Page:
Hot Cross Buns for Easter!

Hot Cross Buns

Hot cross buns, hot cross buns, everybody loves hot cross buns! are the words to the children’s song, and they hold true even now. These little buns are traditionally served at Easter time: A sweet dough that is spiced, studded with dried (sometimes candied) fruit and decorated with a cross made of icing. I made them after many requests and my kids devoured them within minutes; they were nervous about the raisins, but the cream cheese crosses and scent of cinnamon and nutmeg drew them in.

As I researched these delicious buns I realized that there are just as many ways to make them as there are families who bake them. Some people slash the dough to make the cross, others use a flour and water paste to create the symbol and others use the sweet icing. Tell me how you make your buns, and if you don’t have a family tradition yet, you can start with these!

If you follow along on our Breadin5 Instagram, you can watch us make the buns in our Instagram stories. The recipe comes from our latest book, Holiday and Celebration Bread in Five Minutes a Day, which also has a whole chapter on Easter bread recipes.

Hot Cross Buns

Hot Cross Buns

Hot Cross Buns
From Holiday and Celebration Bread in Five Minutes a Day

Follow along in our Instagram stories to see how we make the buns!

Dough (yields 5.7 pounds, about 25 buns)
1 ½ cups (340g) lukewarm water (100F or below)
1 tablespoon (10g) Red Star Platinum Yeast

1 tablespoon (17g) kosher salt
8 large eggs (455g), lightly beaten
½ cup (170g) honey
1 ½ cup (3 sticks | 340g) unsalted butter, melted
7 ½ cups (1065g) all-purpose flour
2 teaspoon ground cinnamon
1 teaspoon freshly grated nutmeg
1 teaspoon ground allspice
2 teaspoons orange zest, grated
2 teaspoons pure vanilla extract
1 ½ cups (200g) currants or raisins

Egg wash (1 yolk with 1 tablespoon water), for brushing buns

Icing
4 ounces (113g) cream cheese, room temperature
4 tablespoons (57g) unsalted butter, room temperature
½ cup (57g) confectioners’ sugar
¼ cup (85g) maple syrup

Hot Cross Buns

Mixing and storing the dough: Mix the water, yeast, salt, eggs, honey, and melted butter in a 6-quart bowl, lidded (not airtight) food container, or the bowl of a stand mixer.

Mix in the flour, spices, zest, vanilla, and raisins without kneading, using a spoon or heavy-duty stand mixer (with paddle). If you’re not using a machine, you may need to use wet hands to incorporate the last bit of flour. The dough will be loose but will firm up when chilled; don’t try to work with it before chilling.

Cover (not airtight), and allow to rest at room temperature for 2 hours, then refrigerate.

The dough can be used as soon as it’s thoroughly chilled, at least 3 hours. Refrigerate the container and use over the next 5 days.

On baking day: dust the surface of the refrigerated dough with flour and cut off a 2-pound (cantaloupe-sized) piece. Divide the dough into 8 or 9 equal pieces and quickly shape into balls.

Place 2 inches apart on a baking sheet lined with parchment paper or silicone mat, cover loosely with plastic wrap and allow to rest at room temperature for about 45 minutes.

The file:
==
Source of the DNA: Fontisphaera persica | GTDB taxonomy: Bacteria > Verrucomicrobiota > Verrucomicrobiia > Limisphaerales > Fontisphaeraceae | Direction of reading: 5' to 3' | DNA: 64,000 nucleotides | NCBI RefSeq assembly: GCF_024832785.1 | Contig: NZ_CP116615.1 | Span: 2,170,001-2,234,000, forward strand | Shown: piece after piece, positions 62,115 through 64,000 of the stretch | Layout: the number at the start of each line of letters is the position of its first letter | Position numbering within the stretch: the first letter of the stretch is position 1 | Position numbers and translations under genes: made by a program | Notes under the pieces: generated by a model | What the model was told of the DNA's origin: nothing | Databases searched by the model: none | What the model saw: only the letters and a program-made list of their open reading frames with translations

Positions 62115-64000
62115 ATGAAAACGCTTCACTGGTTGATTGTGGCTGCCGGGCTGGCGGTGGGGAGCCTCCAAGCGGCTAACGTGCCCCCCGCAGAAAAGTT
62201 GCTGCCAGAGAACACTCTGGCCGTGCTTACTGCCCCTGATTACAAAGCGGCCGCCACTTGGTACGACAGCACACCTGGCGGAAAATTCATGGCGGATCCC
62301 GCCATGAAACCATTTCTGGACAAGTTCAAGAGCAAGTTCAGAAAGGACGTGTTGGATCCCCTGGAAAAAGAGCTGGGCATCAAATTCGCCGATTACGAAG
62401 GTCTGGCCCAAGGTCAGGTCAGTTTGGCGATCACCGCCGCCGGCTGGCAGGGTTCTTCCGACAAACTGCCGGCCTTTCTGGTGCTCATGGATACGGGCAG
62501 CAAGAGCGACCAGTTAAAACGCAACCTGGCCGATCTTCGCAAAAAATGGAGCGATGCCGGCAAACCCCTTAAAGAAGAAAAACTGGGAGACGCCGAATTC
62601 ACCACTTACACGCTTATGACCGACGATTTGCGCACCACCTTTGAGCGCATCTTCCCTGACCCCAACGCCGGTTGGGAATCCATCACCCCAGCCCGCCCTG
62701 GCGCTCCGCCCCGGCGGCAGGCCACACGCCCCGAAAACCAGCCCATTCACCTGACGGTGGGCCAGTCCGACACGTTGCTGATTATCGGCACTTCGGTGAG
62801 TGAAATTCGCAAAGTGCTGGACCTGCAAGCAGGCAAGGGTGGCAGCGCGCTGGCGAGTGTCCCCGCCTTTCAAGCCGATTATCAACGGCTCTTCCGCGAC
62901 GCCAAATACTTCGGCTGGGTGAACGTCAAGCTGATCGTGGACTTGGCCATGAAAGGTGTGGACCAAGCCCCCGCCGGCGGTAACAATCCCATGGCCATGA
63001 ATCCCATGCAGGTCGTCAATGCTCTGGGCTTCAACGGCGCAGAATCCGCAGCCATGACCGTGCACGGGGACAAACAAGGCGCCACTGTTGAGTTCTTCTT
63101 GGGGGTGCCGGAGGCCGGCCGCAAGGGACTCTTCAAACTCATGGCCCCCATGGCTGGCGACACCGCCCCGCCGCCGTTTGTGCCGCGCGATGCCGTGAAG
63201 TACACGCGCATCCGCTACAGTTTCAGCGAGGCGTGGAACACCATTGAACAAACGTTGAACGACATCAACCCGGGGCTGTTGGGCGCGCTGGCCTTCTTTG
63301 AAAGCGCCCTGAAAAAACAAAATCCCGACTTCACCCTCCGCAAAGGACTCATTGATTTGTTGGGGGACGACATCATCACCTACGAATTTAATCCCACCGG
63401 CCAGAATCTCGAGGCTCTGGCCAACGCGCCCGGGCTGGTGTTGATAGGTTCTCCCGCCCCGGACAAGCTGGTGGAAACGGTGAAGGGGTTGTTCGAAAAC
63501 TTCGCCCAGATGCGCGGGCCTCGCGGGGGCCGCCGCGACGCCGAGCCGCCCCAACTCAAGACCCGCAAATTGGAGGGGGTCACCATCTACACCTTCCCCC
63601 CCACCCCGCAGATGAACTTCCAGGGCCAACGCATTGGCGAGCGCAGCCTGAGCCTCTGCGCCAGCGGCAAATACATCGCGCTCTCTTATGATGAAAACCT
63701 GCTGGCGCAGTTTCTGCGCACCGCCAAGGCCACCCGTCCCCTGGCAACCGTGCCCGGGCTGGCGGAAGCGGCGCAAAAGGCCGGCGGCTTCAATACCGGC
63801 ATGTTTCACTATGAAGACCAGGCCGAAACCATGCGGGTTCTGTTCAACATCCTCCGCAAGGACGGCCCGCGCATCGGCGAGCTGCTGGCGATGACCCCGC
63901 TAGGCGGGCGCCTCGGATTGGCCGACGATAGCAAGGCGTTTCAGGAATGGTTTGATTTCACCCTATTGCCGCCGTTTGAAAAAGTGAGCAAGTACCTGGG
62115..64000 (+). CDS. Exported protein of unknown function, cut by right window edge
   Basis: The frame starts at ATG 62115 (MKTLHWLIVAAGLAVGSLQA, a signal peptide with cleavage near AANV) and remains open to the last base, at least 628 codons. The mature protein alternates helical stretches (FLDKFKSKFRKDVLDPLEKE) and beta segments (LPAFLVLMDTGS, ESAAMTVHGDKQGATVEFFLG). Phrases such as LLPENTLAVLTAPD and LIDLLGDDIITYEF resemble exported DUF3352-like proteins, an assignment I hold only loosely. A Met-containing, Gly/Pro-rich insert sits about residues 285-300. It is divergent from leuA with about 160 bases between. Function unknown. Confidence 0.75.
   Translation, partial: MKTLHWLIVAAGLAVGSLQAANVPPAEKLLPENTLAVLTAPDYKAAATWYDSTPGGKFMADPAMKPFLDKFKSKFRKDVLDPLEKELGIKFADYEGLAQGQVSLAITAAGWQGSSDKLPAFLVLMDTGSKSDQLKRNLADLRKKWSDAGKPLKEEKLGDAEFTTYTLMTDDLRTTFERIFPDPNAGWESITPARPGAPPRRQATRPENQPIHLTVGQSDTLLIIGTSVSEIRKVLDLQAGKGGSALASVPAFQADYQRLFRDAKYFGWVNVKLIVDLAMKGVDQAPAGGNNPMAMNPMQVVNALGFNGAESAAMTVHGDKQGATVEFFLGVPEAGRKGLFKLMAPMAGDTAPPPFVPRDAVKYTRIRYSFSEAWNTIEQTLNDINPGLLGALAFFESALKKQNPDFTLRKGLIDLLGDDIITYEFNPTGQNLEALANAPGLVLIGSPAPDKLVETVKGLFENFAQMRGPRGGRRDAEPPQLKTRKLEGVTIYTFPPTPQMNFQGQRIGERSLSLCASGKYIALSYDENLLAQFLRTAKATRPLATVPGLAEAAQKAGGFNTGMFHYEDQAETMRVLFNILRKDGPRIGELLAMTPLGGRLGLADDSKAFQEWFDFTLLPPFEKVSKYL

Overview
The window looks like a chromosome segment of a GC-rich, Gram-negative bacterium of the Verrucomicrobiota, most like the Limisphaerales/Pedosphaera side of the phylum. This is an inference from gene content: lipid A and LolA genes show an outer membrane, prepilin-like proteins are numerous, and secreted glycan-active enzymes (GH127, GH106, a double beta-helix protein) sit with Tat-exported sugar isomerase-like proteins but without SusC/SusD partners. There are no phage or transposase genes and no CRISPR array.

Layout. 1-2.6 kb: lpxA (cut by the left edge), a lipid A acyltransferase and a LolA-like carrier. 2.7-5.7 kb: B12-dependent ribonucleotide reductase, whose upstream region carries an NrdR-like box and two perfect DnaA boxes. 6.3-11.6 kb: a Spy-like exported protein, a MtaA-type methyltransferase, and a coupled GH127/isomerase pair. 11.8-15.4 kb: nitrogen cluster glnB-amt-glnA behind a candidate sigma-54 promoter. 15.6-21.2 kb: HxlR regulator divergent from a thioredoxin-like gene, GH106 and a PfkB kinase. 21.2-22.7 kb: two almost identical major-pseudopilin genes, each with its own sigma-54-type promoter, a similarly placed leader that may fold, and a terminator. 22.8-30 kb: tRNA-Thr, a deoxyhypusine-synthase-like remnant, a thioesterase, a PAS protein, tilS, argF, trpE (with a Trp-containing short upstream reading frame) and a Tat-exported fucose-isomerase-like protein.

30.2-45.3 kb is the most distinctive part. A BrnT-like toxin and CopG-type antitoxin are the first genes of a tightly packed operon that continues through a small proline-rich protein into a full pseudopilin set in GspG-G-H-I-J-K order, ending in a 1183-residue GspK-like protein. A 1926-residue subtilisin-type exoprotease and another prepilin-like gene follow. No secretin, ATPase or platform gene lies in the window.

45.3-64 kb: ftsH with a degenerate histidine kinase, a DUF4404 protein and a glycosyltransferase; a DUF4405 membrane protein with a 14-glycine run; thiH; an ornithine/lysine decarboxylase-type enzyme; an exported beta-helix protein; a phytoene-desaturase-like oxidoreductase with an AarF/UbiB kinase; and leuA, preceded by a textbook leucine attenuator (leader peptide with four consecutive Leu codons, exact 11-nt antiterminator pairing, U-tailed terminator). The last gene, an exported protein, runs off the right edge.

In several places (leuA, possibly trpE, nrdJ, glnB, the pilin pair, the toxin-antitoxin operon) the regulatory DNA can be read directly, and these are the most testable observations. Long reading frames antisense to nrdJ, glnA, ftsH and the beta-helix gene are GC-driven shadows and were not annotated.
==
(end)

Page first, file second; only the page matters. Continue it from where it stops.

Preheat the oven to 350F, with a rack placed in the center of the oven.

Brush the tops with the egg wash and place the baking sheet in the oven. Bake for about 25 minutes, or until richly browned.

Allow to cool completely. Pipe the icing in a cross over the top of each bun. There will be some extra icing for spreading on the buns.

Hot Cross Buns



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177 thoughts on “Hot Cross Buns for Easter!

  1. oven thermometers.
    you mention the importance of this. but how accurate are the oven thermometers you buy at the grocery store or Target? I’ve had an oven thermometer for years. Today I preheated the oven. when my oven said it was 450, the thermometer said 300. I waited another 10 minutes and it read 350. I increased the setting to 500. When I checked again. my oven said 500, the thermometer said 400, and there was a lot of smoke. I put the bread in to bake; I baked at that temperature a while. The highest the oven thermometer read was 420.
    The basic 1 pound boule baked in 30 minutes.
    what do you say about oven thermometers? worth buying an expensive one?

    1. Hi rebel,

      I have boiled my thermometers when I suspected that they weren’t accurate. Water boils at 100°C or 212°F, so you can tell if you need to replace the thermometer. I always buy a simple, inexpensive thermometer.

      Thanks, Zoë

  2. I used the brioche dough to make Greek Easter Bread (TSOUREKI) and just added the seasonings typically recommended for that (orange zest, malhab etc). I used the dough for cinnamon rolls Friday before Easter and then the bread on Easter. They were both fabulous. I just love your book! Thanks.

      1. Hi,

        I wonder how Gillian did her tsoureki, withought kneading it too much?

        I know you have to braid it, but it would require some extra kneading.

  3. Could you also use the challah dough to make them? I need Challah for Saturday night and would rather just make one batch of dough…. thanks! 😀

  4. I am thinking of making these the night before Easter. Will they stay fresh till Easter breakfast? What’s the best way to store them for freshness.

  5. The Hot Cross Buns are delicious. The Lyle’s Golden Syrup came out to sticky for me. We had them for dinner but we did not ice them yet, maybe later tonight on the leftovers.